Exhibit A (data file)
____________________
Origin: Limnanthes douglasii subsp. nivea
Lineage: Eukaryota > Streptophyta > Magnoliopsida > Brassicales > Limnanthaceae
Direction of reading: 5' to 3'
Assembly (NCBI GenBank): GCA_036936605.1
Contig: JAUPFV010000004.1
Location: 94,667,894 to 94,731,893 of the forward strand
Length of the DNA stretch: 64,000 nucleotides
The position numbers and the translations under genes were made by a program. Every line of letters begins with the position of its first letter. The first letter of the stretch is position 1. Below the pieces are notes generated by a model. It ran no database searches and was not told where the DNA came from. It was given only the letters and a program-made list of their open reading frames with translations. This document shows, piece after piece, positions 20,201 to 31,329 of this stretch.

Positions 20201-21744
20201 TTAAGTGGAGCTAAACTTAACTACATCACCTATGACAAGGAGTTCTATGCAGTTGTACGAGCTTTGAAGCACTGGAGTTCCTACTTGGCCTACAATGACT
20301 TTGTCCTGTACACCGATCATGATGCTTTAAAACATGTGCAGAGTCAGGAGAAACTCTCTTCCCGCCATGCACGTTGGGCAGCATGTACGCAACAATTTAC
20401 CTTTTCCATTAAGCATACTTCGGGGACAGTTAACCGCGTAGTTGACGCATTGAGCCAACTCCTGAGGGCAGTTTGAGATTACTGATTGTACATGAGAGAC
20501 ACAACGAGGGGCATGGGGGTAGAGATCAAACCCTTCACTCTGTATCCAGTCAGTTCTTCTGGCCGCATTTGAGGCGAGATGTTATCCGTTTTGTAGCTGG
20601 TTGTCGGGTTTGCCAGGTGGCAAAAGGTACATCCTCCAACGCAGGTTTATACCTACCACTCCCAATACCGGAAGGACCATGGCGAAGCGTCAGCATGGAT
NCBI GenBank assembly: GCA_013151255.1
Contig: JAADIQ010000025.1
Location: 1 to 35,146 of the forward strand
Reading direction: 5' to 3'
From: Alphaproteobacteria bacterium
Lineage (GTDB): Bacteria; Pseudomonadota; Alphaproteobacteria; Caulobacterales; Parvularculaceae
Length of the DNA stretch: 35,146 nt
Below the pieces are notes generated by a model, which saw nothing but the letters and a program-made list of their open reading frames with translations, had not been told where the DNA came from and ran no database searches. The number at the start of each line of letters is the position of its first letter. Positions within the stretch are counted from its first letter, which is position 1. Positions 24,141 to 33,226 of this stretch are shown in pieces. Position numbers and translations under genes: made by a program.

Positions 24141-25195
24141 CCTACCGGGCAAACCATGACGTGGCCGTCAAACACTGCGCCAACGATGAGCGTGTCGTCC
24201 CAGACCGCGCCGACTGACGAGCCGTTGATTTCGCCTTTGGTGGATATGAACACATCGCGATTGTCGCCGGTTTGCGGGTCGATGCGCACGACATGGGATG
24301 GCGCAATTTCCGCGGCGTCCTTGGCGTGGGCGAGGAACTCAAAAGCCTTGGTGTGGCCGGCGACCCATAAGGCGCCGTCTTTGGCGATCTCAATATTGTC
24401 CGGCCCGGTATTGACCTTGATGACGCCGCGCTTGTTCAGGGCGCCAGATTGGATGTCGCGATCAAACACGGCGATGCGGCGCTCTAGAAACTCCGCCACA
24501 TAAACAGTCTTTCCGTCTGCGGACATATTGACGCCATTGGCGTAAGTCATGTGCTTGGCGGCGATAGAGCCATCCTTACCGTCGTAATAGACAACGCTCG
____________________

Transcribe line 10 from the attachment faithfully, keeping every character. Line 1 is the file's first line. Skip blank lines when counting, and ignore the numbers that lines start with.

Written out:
20201 TTAAGTGGAGCTAAACTTAACTACATCACCTATGACAAGGAGTTCTATGCAGTTGTACGAGCTTTGAAGCACTGGAGTTCCTACTTGGCCTACAATGACT